Traveling through Panama for the first time in 2004, I was amazed at the amount of land dedicated to the cultivation of teak. The increasing global appetite for the valuable wood and decreasing amounts of old growth teak available make teak an attractive investment for investors and project promoters, who plant it by the tens of thousands of hectares.
Single-species plantations play a critical role in supplying timber to the market more efficiently and relieving pressure on first growth forests. We plant 30% teak in our forests because its cultivation and yield is well studied, and there is established market demand and pricing history.
But it’s a non-native species, inhibits native flora and fauna, and isn’t used traditionally or culturally by the small farmers and indigenous communities we work with. One of our goals as a company is to encourage our partners to reforest as part of their overall land management plan, and native species like mahogany (Swietenia macrophylla), spanish cedar (Cedrela odorata) and rosewood (Dalbergia retusa) are more culturally and environmentally appropriate than teak.
Cultivating mixed native species is more complex than planting a mono-crop of teak, and hasn’t been as widely studied, so it can be challenging to go against the grain (heh) and not plant pure teak.
One of the leaders in increasing the knowledge of utilizing native tree species in tropical forest restoration is the Environmental Leadership and Training Institute (ELTI). A joint program of the Yale School of Forestry and Environmental Studies and the Smithsonian Tropical Research Institute (STRI), ELTI’s mission is to
"... Enhance environmental management and leadership capacity in the Neotropics and tropical Asia by offering capacity-building and networking opportunities to individuals whose decisions and actions influence the management of forests in working landscapes."
ELTI plays a critical role in increasing the adoption of native species forestry by helping to fill the knowledge gap about native tree species for plantations and ecological restoration. Through field trainings, courses, workshops and conferences, ELTI connects those who have an interest in sustainable forest management and conservation with sustainable strategies and techniques to manage their projects.
For example, in February 2013 ELTI facilitated an event celebrating the publication of The Guide for the Propagation of 120 Native Tree Species from Panama and the Neotropics, the first resource to cover such comprehensive information on propagation techniques. The guide is a great resource for those interested in native species forestry, and also those interested in investing in tropical woods. Our employees Liriano Opua and Yen Dogirama commonly reference critical information about seed collection and planting techniques for 120 native species.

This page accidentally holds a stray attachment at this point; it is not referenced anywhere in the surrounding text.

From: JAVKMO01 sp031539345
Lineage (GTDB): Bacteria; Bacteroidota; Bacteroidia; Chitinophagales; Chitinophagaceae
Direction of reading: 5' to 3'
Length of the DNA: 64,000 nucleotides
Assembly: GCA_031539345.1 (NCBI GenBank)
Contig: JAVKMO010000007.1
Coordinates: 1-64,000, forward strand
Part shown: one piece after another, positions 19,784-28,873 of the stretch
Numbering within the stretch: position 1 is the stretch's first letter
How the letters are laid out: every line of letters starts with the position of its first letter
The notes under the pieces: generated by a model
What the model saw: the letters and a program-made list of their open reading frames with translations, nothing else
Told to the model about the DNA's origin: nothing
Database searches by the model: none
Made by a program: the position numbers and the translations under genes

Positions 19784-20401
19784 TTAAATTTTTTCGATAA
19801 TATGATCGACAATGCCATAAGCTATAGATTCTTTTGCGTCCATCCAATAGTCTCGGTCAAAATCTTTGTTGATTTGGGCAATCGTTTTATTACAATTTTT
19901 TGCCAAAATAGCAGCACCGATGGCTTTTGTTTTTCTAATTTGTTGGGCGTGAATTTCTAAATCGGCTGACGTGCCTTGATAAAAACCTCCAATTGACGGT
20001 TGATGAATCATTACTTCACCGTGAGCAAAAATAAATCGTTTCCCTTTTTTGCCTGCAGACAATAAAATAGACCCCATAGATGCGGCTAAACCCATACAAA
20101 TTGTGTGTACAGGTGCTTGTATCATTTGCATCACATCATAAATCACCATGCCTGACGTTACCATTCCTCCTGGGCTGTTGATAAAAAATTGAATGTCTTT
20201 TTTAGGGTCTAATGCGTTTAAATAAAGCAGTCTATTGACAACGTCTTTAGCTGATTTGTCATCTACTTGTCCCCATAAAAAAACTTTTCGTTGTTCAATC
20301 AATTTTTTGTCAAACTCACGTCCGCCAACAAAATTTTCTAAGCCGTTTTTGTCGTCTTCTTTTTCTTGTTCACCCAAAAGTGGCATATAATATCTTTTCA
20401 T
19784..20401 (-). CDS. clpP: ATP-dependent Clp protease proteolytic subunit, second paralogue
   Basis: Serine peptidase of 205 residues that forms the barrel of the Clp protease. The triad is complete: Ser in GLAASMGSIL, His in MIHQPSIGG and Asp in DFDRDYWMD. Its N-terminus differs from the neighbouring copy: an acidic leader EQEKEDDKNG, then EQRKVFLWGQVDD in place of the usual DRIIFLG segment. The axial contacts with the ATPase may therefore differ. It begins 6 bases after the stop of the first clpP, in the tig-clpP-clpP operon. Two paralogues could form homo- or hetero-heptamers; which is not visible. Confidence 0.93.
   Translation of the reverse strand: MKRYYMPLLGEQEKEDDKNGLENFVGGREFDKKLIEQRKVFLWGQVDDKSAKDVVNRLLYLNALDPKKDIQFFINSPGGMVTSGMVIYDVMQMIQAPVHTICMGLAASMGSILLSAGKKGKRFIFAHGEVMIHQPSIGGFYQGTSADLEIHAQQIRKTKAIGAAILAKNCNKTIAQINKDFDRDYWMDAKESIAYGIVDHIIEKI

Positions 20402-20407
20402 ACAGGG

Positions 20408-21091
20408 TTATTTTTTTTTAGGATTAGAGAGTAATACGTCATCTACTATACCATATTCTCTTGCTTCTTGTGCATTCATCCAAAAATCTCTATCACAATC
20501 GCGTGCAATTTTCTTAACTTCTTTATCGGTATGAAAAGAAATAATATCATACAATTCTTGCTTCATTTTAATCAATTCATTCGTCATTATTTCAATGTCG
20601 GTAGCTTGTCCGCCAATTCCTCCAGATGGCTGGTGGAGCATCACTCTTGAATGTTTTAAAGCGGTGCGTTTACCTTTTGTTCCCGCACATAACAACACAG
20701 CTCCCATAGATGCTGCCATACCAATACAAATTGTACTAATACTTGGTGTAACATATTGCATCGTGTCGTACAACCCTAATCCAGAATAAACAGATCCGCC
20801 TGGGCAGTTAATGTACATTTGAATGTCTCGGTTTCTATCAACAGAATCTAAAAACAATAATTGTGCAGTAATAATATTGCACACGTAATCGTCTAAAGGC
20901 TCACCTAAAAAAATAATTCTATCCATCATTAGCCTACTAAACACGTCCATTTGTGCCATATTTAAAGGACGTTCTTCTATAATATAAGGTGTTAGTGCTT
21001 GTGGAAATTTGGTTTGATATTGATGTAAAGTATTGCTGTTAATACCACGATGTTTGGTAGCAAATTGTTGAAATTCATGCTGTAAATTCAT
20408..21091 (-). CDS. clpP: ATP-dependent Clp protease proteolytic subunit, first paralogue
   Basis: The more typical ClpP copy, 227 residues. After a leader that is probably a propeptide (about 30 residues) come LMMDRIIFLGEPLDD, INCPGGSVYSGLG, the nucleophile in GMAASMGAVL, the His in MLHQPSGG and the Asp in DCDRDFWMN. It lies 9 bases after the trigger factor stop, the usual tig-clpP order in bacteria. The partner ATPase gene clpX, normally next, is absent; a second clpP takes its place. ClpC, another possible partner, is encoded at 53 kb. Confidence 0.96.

Since 2008, ELTI, in collaboration with the Native Species Reforestation Project (PRORENA, another Yale F&ES and STRI initiative) has held annual conferences in Panama, focusing on the conservation and restoration of forest ecosystems and biodiversity in the Neotropics. These conferences have been critical in bringing together experts and practitioners in order to share knowledge and experiences. We have participated in these conferences and gained important information as well as fostered friendships with experts who have helped us further improve our business.
With our model of planting mixed native species trees and working with small communities to promote sustainable land management, we benefit from the knowledge brokering that ELTI provides. We’re already using techniques from their workshops on silvopastoral and agroforestry systems in order to demonstrate the financial and social benefits of such a holistic approach to forestry. We look forward to utilizing their resources in the future.
For more information about ELTI and their events, check out www.elti.org.